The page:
Controversy continues to swirl around Gov. J.B. Pritzker’s plan to legalize the recreational use of marijuana for adults in Illinois, while it appears a great deal of work remains on several other pressing issues that will also affect the state budget, with just two weeks left in the spring session.
Also during the week, lawmakers and state officials joined firefighters and their families from around the state at the 26th Annual Fallen Firefighter Memorial and Firefighting Medal of Honor Ceremony on the Capitol lawn.
Controversial Cannabis Legalization Gets a Hearing
On May 15, supporters and opponents packed a Senate Committee hearing room to debate the economic, health and social implications of legalized recreational marijuana, as detailed in Senate Bill 7.
The subject-matter hearing before the Senate Executive Committee included nearly three hours of testimony, some of it rancorous as supporters and opponents weighed in on the plan. The Committee’s Hearing Room was closed after it reached maximum capacity.
Senate Bill 7 would make it legal for residents 21 years of age and older to possess up to 30 grams of cannabis or 5 grams of concentrated cannabis. However, concerns were raised that convictions for possession of up to 500 grams – a Class 4 felony that would remain even if the bill were passed – would be eligible for expungement. Critics questioned why the bill provides for expungement for crimes that would still be illegal if the bill were to become law.
The process for expungement laid out in the legislation also drew fire from committee members and prosecutors this week who noted that the Governor already has the power to commute or pardon offenses – which can automatically lead to an expungement – instead of creating a new expungement process through the Legislature. Prosecutors have cautioned this legislative expungement process could be unconstitutional.
There is historic precedent for Illinois Governors issuing mass clemency or commutation. In 2003, Gov. George Ryan commuted all Illinois death sentences to prison terms of life or less. A similar action, which would be a more streamlined option, could be used in this situation. The process laid out in the bill wouldn’t fully expunge crimes until 2030, whereas a gubernatorial pardon would have immediate effect.
Other concerns have been raised over what revenue legalization could generate, and how it would be allocated. In his Budget Address earlier this year, Gov. Pritzker included $170 million from recreational cannabis to plug a hole in his budget proposal. During the hearing, however, the bill’s sponsor gave an estimate of only $56-57 million in Fiscal Year 2020, most of which would be dedicated to other programs.
According to Senate Executive Committee records, 602 people have filed witness slips supporting Senate Bill 7 and 1,187 people have filed slips opposing the bill.
Much Work Remains on Key Issues
With just two weeks until the General Assembly is supposed to adjourn on May 31, a number of important issues remain unresolved.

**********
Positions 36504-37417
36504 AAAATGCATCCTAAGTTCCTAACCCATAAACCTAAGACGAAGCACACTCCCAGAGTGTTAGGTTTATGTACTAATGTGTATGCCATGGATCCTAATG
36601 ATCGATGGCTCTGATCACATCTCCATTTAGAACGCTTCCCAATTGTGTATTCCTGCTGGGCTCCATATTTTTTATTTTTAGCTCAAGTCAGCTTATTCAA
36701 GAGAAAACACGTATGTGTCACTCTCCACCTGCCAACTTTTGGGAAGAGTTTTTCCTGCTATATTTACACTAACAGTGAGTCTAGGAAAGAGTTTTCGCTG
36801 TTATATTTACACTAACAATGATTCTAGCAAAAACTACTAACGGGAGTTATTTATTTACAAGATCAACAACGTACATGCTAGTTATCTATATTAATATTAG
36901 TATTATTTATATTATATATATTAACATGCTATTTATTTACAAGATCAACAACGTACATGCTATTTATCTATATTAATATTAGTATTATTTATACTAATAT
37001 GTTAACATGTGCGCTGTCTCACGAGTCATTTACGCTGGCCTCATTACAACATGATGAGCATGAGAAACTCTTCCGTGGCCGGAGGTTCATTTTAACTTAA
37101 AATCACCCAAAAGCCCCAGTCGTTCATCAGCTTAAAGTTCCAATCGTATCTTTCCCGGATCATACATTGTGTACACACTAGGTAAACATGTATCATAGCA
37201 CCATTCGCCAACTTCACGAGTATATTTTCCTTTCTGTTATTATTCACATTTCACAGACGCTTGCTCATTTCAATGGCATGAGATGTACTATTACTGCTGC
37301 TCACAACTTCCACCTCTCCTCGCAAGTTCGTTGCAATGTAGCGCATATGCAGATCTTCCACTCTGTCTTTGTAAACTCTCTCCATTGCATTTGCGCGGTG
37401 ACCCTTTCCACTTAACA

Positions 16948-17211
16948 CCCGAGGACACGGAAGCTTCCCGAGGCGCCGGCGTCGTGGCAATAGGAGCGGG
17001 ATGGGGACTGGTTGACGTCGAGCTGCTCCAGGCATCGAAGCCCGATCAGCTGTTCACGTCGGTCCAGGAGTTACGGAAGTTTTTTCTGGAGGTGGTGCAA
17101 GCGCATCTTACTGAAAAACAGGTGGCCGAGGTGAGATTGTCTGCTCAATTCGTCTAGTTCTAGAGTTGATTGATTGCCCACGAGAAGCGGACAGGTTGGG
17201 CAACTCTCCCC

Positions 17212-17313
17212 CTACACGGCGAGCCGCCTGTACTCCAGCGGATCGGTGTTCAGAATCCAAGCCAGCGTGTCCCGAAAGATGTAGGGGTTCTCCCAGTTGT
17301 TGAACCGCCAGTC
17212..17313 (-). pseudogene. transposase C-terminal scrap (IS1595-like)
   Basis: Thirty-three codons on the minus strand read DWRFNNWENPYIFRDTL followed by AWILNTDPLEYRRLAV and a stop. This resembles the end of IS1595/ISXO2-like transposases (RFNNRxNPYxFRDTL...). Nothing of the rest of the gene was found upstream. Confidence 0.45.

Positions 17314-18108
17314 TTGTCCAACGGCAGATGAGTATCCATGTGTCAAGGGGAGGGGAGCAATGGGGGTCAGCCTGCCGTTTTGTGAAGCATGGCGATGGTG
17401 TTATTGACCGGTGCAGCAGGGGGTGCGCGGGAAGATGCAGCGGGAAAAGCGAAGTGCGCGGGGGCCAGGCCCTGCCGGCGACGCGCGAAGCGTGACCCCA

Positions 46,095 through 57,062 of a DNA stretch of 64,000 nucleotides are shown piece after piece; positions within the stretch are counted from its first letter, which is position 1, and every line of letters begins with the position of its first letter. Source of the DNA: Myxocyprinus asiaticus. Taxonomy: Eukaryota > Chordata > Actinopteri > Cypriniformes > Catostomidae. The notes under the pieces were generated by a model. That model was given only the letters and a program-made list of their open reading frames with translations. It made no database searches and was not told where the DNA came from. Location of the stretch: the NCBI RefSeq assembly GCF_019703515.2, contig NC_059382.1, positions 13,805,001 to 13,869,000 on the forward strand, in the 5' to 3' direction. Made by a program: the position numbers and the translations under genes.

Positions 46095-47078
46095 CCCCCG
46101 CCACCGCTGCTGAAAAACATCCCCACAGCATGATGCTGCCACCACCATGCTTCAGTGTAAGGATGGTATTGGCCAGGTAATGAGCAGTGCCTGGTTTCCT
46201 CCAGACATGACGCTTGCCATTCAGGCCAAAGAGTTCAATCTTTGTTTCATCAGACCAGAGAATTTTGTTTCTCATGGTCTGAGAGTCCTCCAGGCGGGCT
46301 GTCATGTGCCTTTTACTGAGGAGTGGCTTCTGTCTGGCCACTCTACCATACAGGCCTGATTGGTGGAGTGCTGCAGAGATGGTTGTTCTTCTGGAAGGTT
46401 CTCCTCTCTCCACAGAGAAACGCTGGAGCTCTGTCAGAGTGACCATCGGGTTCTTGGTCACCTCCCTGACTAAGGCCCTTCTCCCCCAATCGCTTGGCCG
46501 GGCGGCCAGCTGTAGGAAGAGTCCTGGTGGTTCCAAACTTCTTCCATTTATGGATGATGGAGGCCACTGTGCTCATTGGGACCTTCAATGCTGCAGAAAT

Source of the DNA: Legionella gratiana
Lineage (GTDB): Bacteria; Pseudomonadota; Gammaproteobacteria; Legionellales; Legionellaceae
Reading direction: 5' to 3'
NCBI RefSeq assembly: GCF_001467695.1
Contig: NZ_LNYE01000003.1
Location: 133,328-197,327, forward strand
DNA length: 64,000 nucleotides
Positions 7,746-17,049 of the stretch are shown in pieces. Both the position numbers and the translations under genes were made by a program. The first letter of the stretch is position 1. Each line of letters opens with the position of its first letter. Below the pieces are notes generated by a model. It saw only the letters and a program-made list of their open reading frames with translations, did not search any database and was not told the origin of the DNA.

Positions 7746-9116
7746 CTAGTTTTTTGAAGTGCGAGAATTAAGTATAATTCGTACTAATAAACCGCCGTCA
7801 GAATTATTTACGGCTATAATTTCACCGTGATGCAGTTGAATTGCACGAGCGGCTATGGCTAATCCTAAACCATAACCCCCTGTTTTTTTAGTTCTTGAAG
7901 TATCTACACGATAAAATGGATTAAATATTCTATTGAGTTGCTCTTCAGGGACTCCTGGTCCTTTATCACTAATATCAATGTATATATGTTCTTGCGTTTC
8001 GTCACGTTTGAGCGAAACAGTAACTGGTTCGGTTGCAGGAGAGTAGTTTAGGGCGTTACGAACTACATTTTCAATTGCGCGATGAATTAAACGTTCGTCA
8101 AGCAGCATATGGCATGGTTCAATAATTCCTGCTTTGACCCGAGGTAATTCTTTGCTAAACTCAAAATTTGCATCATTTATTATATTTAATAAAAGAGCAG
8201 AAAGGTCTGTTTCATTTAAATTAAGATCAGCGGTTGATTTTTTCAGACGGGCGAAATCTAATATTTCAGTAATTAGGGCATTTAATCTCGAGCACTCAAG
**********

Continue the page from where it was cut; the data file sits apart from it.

Lawmakers have yet to approve a budget for Fiscal Year 2020 or the controversial overhaul of the Illinois income tax system from a flat tax to a graduated tax system.
Also still to be addressed is the passage of a gaming bill which would have major ramifications for the Rockford area. This past week, there was some positive movement toward passing a comprehensive expansion bill. As discussions are ongoing, Sen. Syverson continues to urge lawmakers and the Governor to work together to get this issue resolved.
Another topic of ongoing debate is the need for an capital budget and funding needed to address Illinois’ crumbling roads and bridges.
“Unfortunately proposals being considered include doubling Illinois’ gas tax, as well as massive registration fee increases,” said State Senator Dave Syverson (R-Rockford). “Hopefully, we can come up with a more reasonable plan that can address the concerns of Illinois’ crumbling infrastructure without placing the bill on the backs of our taxpayers. At least under the constitutional amendment that voters passed in 2016, transportation user fees can no longer be diverted to pay for non-transportation related programs.”
Legislative committees have scheduled hearings on the issues in the coming days, but there is no guarantee that action will be taken on the bills.
Honoring Firefighters in Springfield
On May 14, Senate Republican lawmakers joined firefighters and their families from around the state who traveled to Springfield to participate in the 26th Annual Fallen Firefighter Memorial and Firefighting Medal of Honor Awards Ceremony.
The ceremony, which takes place every year in May, honors those who have made the supreme sacrifice, and those who have demonstrated extraordinary acts of bravery and heroism to protect fellow firefighters and civilians.
The Illinois Fallen Firefighter Memorial, which is located on the Capitol’s southwest lawn, lists the names of those who have given their lives in the line of duty. Inscribed on the memorial are the words, “Dedicated to the firefighters of Illinois who have given their lives in the line of duty and to those who heroically serve with courage, pride and honor.” This year, one name was added: Firefighter Juan Buccio of the Chicago Fire Department.